Public humanities

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Federal Writers' Project Interviewer

Public humanities is the work of federal, state, nonprofit and community-based cultural organizations that engage publics in conversations, facilitate and present lectures, exhibitions, performances and other programs for the general public on topics such as history, philosophy, popular culture and the arts. Public humanities programs engage everyone in reflecting on diverse heritage, traditions, and history, and their relevance of the humanities to the current conditions of life.

The resources listed below are examples of Public humanities work conducted at Wikiversity.

Tuesday's featured articles[edit | edit source]

Different articles are featured here each day of the week. Visit again tomorrow to discover new public humanities resources.

Picking fruit at the John C. English seedling grove in Alva, Florida. Sampson English (left) was grove foreman for the Owanita Citrus Association.

Learn more about the Florida citrus industry worker Horace Thompson at Federal Writers' Project - Life Histories

Bessie Mae Boatwright

Boatwright, along with her four younger siblings, was raised by her mother, Cora Boatwright, who was also prostitute. Boatwright was six years older than her sister, Margie; eight years older than her next sister, Ruth; nine years older than her only brother, Billy, and 12 years older than her youngest sister, Ruby Lee. Billy was crippled in an unknown manner. Billy was crippled in an unknown manner, however his benefitted the family — he would receive a free business course because of his disability.

Boatwright frequently assisted her parents in bootlegging as a child. It is unclear whether her parents were ever caught for the act, but Boatwright assumed the majority of the responsibility as she got older.

When Boatwright was young, her parents’ marriage was defined by both verbal and physical conflict. The Boatwright parents often fought, especially when drunk.

Learn more about Bessie Mae Boatwright at Federal Writers' Project - Life Histories

Elmer Roberts

Roberts was made the chief of the Associated Press office in Paris, France on January 7, 1911. His work here mostly included dictating what stories were published, where his reporters were looking for stories, and ensuring his branch was on top of all of the most important news. Roberts often received correspondence from AP workers in America dictating to him what stories should be covered and complaining about other news sources being faster.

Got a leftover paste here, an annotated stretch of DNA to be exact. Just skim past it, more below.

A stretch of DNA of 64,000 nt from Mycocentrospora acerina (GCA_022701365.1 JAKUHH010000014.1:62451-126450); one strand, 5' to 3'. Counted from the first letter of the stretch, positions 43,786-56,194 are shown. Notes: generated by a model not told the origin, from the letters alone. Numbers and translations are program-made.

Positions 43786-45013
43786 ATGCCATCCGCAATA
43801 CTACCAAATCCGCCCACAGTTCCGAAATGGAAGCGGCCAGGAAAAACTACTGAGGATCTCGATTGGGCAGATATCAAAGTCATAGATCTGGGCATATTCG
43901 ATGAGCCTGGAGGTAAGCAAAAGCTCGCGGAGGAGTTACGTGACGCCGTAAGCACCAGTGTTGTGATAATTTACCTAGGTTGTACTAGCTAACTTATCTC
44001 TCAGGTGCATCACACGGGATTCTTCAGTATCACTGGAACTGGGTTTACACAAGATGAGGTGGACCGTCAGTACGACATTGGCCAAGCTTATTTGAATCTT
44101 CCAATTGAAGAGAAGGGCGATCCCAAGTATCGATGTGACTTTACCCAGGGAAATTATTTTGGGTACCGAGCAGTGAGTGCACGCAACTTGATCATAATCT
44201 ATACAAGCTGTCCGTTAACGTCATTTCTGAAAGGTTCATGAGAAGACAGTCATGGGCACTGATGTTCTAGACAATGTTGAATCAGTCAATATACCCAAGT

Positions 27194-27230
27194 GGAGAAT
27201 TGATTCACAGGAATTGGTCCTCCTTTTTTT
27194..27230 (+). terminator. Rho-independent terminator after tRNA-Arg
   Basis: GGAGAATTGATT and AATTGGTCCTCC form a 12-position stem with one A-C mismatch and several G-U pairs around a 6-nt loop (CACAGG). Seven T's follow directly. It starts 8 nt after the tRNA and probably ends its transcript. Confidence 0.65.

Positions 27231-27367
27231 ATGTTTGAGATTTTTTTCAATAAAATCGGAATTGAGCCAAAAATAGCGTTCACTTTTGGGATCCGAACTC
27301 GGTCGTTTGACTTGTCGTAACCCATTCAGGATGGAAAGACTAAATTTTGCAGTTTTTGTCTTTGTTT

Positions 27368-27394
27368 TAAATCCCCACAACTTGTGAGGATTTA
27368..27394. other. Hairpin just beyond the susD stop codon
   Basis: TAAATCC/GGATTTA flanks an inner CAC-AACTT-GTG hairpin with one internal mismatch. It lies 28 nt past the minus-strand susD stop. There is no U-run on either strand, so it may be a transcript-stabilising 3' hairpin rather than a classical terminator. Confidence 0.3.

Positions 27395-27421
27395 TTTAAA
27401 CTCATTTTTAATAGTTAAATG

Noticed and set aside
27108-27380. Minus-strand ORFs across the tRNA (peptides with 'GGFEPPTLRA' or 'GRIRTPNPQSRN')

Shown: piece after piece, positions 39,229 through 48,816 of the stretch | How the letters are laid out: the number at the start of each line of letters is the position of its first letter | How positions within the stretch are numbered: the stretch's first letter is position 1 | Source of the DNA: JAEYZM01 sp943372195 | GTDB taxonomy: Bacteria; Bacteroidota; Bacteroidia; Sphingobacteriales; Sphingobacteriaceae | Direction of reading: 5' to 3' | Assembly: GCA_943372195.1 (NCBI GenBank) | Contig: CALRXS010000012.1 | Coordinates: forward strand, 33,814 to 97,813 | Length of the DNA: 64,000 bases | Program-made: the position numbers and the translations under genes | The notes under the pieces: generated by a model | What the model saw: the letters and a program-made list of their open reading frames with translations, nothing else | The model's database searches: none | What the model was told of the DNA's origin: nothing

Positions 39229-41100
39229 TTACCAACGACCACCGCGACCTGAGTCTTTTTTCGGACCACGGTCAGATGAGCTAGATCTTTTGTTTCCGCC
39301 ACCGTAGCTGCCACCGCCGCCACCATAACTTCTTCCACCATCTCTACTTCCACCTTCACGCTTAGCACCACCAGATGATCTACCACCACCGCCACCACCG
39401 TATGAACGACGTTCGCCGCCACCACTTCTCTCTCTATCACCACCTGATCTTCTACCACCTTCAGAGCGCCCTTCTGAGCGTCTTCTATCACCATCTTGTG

During the WWI, Roberts and his staff reported all the defeats and victories of the troops. Roberts also kept an extensive record of the happenings of the war in a personal journal.

Learn more about Elmer Roberts at World War I -- Life Histories

Elizabeth Keckly

Elizabeth Keckly was a remarkable individual who was born into slavery in 1818 just south of the major market center of Petersburg, Virginia. She learned her craft – sewing – from her mother, who was an expert seamstress enslaved in the Burwell family. When Reverend Burwell, Keckly’s master and half-brother (they shard a father) relocated to Hillsborogh, North Carolina, in 1832, she soon followed. Six years later, Anna Burwell, Keckly’s mistress, started a school for young girls in the family home, with an already over-worked Keckly charged as the sole servant. In the Burwell household, Keckly was subject to physical and sexual abuse. She gave birth to her only child, a son, as a result of being molested by a white acquaintance of the Burwells.

Learn more about Elizabeth Keckly at The Crafting Freedom Project

Featured learning projects[edit | edit source]

Federal Writers' Project - Life Histories[edit | edit source]

"Negro farmer talking with warehouse man about price he received at auction for his tobacco" Durham, North Carolina: November, 1939

The Federal Writers’ Project was funded by the federal government under the New Deal during the Great Depression in order to support written work during desperate economic and social times. A number of different projects were undertaken for this initiative, among them was the Folklore Project which consisted of interviewing everyday people from all walks of life from across the country. This page is dedicated to making these life histories public to a worldwide audience, thereby giving these people a permanent place in the online historical record. These life histories detail the complexities of race, gender, class, and the general turmoil of the Great Depression. As such, they are ripe for further historical investigation and analysis. Further, the actual process by which these life histories were created is not without many problems. These life histories are not oral histories, but rather the writer's interpretation of the lives of the people who gave the interviews. As such, these life histories, like all pieces of historical evidence, must be interrogated to understand how they were created, what type of information is included, and what is left out. Below are links to some of the student projects.